Businesses need to utilize COVID opportunity to re-evaluate work practices

By Rahul Vaimal, Associate Editor
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Work Place
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Businesses around the UAE will need to revisit and re-evaluate their workplace framework, considering the lasting effect that COVID-19 would have, experts said.

“Work practices across businesses around the world have been disrupted, more or less overnight, by an unexpected circumstance. This offers a unique opportunity for organizations to re-calibrate working practices that serve as the cultural foundations of long-term organizational success,” said Abhishek Sharma, partner, Public Sector at Oliver Wyman Middle East.

However, Sharma was quick to note that this is a fast-narrowing window of opportunity. “Some parts of the world are already beginning to emerge from their lockdown period. If this opportunity is not seized now, old practices and routines will quickly reassert themselves, and this once-in-a-lifetime chance to effectively drive large-scale improvements in working practices will have slipped away.”

According to a recent study by Oliver Wyman, COVID-19 has disrupted five areas of work-life that organizations will need to analyze and encourage in the coming years. These include switching to interactive means of communication; reforming business meetings; implementing compliance with hygiene in professional settings; ensuring employee well-being; and replacing physical cash with digital alternatives.

Some of the main changes have been visible around communications and meetings which has increased remote working tech adoption.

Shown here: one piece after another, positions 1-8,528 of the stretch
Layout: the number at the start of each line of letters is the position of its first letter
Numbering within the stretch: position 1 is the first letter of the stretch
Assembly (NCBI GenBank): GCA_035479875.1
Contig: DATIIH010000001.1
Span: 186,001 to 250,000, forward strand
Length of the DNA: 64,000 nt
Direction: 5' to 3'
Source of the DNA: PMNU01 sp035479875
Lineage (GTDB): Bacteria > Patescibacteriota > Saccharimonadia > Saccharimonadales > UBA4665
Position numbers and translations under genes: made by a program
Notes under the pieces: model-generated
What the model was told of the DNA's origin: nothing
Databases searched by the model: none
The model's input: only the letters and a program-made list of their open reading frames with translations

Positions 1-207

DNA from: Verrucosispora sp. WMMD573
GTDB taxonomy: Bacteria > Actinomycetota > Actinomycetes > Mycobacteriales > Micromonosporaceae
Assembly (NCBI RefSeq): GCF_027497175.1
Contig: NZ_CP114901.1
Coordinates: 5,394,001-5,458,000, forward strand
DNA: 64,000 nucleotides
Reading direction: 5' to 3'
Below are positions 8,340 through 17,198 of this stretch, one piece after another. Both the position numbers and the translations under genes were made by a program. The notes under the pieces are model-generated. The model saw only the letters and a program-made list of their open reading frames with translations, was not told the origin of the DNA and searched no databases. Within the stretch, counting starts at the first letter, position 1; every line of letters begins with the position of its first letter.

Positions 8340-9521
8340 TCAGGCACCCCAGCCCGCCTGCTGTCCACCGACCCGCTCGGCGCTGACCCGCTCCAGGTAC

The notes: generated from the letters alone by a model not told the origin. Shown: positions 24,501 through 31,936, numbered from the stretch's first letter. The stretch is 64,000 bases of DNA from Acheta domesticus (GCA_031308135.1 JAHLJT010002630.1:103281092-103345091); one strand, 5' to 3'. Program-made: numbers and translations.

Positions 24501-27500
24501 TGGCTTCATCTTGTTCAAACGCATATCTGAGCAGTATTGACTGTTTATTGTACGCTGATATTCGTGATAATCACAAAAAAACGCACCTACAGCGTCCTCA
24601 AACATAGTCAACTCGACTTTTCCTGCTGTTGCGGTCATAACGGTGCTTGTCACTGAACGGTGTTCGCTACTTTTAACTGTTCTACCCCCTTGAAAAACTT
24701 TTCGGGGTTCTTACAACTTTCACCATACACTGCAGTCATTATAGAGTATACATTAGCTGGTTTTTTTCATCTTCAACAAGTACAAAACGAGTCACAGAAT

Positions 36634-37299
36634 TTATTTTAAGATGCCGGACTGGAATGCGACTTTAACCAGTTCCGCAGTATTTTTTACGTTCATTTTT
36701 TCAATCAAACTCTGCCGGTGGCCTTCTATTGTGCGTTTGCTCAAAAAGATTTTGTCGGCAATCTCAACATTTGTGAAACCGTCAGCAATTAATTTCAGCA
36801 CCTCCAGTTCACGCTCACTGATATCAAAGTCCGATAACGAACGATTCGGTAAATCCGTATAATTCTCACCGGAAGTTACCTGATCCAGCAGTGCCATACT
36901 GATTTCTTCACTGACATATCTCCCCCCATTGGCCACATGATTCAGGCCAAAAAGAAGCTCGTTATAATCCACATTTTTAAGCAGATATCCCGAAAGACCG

Sam Tayan, managing director at Zoom in the Gulf area, spoke of the platform ‘s progress during the COVID-19 lockdown months, and how it would transform the future of remote work.

“The coronavirus outbreak has transformed many organizations into fully remote operations almost overnight,” he said. “The pandemic has introduced rapid and dramatic shifts in how people work; also changing habits and opening new opportunities for the work environment. Globally, the usage of Zoom has ballooned overnight – far surpassing what we expected when we first announced our desire to help in late February.”

This growth includes more than 100,000 schools across 25 countries, which has turned to Zoom to help students remotely pursue their education. The estimated number of regular meeting users, both free and paid, conducted on Zoom as of the end of December last year was around 10 million.

“In March this year, we reached more than 200 million daily meeting participants, both free and paid,” Tayan revealed. “As of April this year, we reached more than 300 million daily meeting users, both free and paid. That is a 50% increase this month, from March to April. Recent figures for April this year also reveal that free user sign-up growth in the UAE increased 105 times as compared to January figures.”

Asked if the region will see a greater investment in technologies that help businesses work remotely, Tayan said: “We are very optimistic about the growth potential in the Middle East and have begun investments in the region with our headcount commitment. Going forward, we are committed to infrastructure, marketing, and services investment with the continued cooperation of the government.”

In addition, he also noted that as the use of video conferencing software improves, concerns about user privacy and security are becoming a top priority for many organizations.

“In our commitment to security and willingness to progress with the intelligent acquisition, we have acquired Keybase, a secure messaging and file-sharing service, which will further strengthen the security of our video communications platform,” Tayan said. “We also launched Zoom for Home, to support business professionals working remotely. Also, as part of our 90-day plan announced on April 1, we are doubling down on our commitment to security and we are proactively working to better identify, address, and fix issues.”